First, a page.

Supreme Court Rules Against Immigrants With Temporary Protected Status Seeking Green Cards
Headline Roundup June 7th, 2021
On Monday, the Supreme Court unanimously ruled that unauthorized immigrants who entered the country and were temporarily allowed to remain are not eligible to become permanent residents. Justice Elena Kagan said on behalf the court that the ruling was a "a straightforward application” of the law, which requires lawful admission into the U.S. in order to be eligible for a green card. The court also said that even if a person is later granted temporary protected status for humanitarian crises in their home country, the lawful admission requirement remains. Currently, more than 400,000 people currently live in the U.S. under temporary protected status. Kagan also wrote that Congress is considering the American Dream and Promise Act of 2021, which would recognize temporary protected status recipients as lawfully admitted. The bill passed the Democratic-controlled House in March, but will likely face more challenges in the Senate. The case arose after two unauthorized immigrants from El Salvador attempted to use the temporary protected status to gain lawful admission after entering the country illegally in the 1990s following a 2001 earthquake in their home country.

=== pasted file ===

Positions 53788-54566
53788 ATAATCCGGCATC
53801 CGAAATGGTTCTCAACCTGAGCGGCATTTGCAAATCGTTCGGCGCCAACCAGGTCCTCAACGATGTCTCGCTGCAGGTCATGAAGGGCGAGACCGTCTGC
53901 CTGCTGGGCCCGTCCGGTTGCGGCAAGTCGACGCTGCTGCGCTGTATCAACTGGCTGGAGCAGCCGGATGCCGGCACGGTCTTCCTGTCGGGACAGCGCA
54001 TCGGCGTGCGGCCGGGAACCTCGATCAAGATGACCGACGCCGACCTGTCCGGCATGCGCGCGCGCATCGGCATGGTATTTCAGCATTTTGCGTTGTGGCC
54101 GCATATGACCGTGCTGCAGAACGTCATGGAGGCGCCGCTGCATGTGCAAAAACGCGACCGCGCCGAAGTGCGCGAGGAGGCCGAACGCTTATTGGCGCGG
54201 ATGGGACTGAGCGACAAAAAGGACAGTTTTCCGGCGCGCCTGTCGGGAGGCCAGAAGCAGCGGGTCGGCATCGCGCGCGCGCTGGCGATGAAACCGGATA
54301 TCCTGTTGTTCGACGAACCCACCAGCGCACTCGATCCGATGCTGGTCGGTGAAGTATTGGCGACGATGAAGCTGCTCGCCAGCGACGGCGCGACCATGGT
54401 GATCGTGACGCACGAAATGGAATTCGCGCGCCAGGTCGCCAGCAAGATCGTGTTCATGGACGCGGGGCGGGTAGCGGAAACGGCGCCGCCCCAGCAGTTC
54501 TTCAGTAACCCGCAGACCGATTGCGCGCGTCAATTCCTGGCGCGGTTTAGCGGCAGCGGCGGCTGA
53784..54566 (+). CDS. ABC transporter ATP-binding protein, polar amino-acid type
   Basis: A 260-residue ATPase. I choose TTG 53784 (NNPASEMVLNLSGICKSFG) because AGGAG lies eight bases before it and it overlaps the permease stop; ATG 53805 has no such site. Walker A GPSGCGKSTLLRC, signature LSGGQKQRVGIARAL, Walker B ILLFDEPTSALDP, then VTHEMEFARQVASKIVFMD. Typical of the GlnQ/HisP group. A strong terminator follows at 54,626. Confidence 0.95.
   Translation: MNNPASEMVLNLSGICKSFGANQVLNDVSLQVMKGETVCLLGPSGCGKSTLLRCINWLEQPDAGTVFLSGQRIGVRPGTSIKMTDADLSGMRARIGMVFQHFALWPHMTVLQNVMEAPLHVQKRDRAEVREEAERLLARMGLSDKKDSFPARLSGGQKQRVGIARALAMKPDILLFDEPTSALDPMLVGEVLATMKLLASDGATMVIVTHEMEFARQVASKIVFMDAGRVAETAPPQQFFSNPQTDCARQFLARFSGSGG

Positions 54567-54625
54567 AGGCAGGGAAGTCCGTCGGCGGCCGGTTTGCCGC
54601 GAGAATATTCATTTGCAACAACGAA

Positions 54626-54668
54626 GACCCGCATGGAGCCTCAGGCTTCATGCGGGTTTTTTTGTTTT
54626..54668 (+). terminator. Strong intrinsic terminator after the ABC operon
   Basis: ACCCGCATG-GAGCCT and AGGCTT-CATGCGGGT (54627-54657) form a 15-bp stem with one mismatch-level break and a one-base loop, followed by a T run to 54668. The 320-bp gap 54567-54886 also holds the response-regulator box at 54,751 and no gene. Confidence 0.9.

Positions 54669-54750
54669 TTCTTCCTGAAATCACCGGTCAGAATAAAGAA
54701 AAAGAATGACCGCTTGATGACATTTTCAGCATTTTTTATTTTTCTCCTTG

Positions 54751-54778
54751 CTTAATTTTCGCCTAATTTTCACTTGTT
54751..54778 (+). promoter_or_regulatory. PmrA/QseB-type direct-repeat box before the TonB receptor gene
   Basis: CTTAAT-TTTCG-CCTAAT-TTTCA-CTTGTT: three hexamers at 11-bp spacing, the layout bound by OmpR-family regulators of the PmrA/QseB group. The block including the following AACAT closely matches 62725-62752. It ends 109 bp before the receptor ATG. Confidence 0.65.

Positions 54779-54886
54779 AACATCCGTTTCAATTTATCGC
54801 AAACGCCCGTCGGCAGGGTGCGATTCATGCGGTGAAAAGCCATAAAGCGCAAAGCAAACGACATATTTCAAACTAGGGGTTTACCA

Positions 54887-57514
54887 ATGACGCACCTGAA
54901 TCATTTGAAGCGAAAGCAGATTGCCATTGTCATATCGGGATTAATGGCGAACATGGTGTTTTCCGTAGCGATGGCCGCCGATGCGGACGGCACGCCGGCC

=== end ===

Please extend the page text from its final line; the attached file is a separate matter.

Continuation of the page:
The story received consistent coverage across the political spectrum.
The Supreme Court ruled unanimously on Monday that immigrants allowed to stay in the United States temporarily for humanitarian reasons may not apply for green cards if they had entered the country unlawfully.
The case, Sanchez v. Mayorkas, No. 20-315, could affect tens of thousands of immigrants. It was brought by Jose Sanchez and Sonia Gonzalez, natives of El Salvador who entered the United States unlawfully in the late 1990s.
In 2001, after earthquakes devastated El Salvador, the United States made that country’s nationals eligible for the “temporary protected status” program. The program...
The Supreme Court on Monday ruled that immigrants who entered the U.S. illegally and were later allowed to remain in the country for humanitarian reasons are not eligible to become permanent residents.
The court’s unanimous decision could affect thousands of people, including many who have lived in the U.S. for years and hoped to obtain lawful permanent resident status, or a green card.
Justice Elena Kagan, writing for the court, said the decision was “a straightforward application” of U.S. law, which generally requires an immigrant to have been lawfully admitted to...
The Supreme Court on Monday ruled unanimously against an illegal, but temporarily protected, immigrant seeking permanent residency in the country.
Justice Elena Kagan wrote that the court agreed with a circuit court decision that illegal immigrants with temporary protected status are not eligible for green cards, which allow them to remain in the country indefinitely. The decision means that immigrants with TPS may remain in the country but cannot establish residency.
TPS is a designation the federal government extends to countries wracked by war or natural disaster. There are currently...